It permanently closed 74 outlets in the UK last year.
Pret A Manger warned of “material uncertainties” over whether it can continue as a going concern, saying it was still too early to know the full impact of the coronavirus pandemic on the business.
Uncertainties include another potential lockdown in the UK and the possibility that the chain may not be able to extend an £150 million debt facility that runs out in December this year.
“The impact of coronavirus on the global retail and hospitality industry at the date of this report has been severe. Social distancing will continue to change consumer habits for some time, and may permanently affect where, when and how customers choose to enjoy Pret’s food and drink,” Pret chief executive Pano Christou wrote in his review of the business dated 1 April this year.
“It is still too early to know the full impact on the business due to the ongoing uncertainty.”
Pret had “fundamentally changed its business model” during the pandemic, Christou added, with the business expanding home delivery and selling packaged goods online and via retailers.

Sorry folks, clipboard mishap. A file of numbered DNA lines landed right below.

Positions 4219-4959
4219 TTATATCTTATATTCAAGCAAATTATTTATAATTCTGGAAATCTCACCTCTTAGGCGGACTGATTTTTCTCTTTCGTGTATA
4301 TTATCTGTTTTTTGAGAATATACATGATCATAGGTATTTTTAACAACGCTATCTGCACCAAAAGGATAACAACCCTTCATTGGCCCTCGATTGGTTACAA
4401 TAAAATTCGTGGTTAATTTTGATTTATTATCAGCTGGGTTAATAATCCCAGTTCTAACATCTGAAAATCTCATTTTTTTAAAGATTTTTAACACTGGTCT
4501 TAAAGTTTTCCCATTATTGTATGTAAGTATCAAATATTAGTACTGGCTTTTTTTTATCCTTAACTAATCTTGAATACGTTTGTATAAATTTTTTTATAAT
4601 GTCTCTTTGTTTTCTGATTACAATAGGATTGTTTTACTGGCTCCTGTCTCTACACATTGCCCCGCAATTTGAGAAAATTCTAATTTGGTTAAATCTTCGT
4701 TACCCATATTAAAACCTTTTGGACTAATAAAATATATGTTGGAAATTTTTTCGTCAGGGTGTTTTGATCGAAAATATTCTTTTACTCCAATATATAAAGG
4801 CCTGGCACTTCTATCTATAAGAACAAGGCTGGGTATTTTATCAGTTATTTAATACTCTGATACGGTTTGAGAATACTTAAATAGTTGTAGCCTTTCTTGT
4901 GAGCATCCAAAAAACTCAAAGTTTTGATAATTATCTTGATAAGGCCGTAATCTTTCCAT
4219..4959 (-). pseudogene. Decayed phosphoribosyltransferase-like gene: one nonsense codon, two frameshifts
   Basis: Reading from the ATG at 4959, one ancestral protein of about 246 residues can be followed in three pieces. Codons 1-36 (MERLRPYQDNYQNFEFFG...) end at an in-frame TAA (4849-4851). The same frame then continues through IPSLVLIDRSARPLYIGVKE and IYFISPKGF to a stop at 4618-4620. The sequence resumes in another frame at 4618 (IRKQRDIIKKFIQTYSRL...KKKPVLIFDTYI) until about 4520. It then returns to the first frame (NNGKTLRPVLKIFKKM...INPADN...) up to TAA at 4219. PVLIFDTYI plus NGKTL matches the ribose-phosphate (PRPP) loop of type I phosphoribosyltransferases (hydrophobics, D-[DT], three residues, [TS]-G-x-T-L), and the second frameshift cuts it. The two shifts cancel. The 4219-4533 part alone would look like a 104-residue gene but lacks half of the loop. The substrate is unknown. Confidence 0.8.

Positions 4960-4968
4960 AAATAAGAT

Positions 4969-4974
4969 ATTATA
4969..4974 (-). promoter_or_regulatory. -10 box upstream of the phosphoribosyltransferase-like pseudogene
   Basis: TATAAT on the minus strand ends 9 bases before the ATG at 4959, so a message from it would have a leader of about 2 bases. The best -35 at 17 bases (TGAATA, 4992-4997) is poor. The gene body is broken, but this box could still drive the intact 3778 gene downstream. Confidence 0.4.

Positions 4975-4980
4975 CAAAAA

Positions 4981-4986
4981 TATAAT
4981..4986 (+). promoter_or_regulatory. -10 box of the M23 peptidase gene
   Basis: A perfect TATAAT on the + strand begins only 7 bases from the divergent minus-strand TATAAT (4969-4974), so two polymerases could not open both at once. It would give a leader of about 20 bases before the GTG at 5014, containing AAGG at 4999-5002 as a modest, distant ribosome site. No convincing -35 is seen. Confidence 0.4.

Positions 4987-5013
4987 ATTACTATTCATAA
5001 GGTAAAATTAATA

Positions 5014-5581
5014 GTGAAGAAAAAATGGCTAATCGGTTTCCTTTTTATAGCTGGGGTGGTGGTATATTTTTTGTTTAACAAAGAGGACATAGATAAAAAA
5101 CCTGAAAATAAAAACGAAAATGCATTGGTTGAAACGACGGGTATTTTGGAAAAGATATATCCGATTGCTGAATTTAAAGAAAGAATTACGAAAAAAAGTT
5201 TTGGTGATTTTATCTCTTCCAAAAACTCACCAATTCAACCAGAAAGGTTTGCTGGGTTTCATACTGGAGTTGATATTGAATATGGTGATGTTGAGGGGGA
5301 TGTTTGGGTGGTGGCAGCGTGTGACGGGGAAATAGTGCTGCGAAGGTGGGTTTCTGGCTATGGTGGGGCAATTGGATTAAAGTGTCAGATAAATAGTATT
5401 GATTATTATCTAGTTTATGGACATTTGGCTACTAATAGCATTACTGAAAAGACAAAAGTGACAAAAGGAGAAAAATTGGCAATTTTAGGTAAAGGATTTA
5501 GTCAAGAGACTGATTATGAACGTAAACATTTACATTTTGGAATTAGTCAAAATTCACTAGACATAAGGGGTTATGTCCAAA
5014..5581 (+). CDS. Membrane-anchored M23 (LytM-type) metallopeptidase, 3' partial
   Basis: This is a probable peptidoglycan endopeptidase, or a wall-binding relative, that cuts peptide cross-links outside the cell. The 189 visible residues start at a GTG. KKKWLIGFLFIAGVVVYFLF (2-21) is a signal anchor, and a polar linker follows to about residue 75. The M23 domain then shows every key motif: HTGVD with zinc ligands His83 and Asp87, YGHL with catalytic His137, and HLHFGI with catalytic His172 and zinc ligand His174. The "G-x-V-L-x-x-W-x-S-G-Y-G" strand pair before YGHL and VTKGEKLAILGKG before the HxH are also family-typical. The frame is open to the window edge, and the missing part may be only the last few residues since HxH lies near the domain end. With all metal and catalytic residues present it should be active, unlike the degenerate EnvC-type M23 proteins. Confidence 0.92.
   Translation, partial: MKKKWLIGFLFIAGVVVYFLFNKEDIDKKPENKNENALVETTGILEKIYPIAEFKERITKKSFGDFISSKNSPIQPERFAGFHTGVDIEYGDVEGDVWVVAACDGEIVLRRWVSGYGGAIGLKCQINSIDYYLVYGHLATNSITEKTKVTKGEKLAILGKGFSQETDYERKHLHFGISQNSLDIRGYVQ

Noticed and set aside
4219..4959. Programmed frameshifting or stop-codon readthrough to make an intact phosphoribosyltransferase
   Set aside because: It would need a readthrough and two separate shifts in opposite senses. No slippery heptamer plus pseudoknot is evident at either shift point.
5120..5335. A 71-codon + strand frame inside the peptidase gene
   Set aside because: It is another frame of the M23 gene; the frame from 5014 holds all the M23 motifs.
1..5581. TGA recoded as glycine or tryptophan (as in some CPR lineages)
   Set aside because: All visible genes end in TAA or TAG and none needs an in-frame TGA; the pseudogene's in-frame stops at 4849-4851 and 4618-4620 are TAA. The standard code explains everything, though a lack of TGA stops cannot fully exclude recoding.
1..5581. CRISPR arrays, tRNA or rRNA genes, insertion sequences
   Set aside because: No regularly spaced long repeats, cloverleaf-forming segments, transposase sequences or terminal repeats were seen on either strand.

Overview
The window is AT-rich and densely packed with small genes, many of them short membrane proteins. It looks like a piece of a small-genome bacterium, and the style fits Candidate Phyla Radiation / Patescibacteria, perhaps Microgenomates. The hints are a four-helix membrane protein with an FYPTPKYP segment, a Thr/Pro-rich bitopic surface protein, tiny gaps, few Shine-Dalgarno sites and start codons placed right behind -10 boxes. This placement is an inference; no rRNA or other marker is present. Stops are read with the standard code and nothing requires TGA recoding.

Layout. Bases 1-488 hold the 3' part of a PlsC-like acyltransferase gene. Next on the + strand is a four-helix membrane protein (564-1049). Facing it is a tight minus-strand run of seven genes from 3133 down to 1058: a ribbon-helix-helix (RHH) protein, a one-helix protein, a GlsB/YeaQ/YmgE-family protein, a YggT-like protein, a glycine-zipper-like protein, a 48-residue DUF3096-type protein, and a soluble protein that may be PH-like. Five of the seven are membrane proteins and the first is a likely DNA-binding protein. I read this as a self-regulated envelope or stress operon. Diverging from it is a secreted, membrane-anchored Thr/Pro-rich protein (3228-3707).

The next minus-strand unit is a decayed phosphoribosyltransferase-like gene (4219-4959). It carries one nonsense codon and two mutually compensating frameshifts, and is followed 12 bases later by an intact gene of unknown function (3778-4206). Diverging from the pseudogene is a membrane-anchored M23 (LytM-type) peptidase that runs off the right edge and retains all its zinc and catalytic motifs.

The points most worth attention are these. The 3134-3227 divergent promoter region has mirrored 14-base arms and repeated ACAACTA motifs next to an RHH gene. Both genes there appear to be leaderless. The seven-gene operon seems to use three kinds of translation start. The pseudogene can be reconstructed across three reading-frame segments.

Shareholders of the chain, which permanently closed 74 outlets in the UK last year and 22 in the US, infused £185 million of additional funding in February and put a further £100 million on standby in March as its city centre outlets were impacted from declined footfall.
The group, which has also bought the Eat chain in the UK, operates 389 outlets in the UK and 158 internationally.
Sales at Pret A Manger (Europe), the group’s main trading company, posted a pretax loss of £26 million in the year to 2 January 2020 compared with a profit of nearly £49 million the year prior.
Pret paid shareholders a dividend of nearly £9.8m in 2019, which was slightly down from £10 million a year before. Further waiver of existing covenants was obtained for the period until September 2022 and no dividends will be paid during the covenant waiver period.
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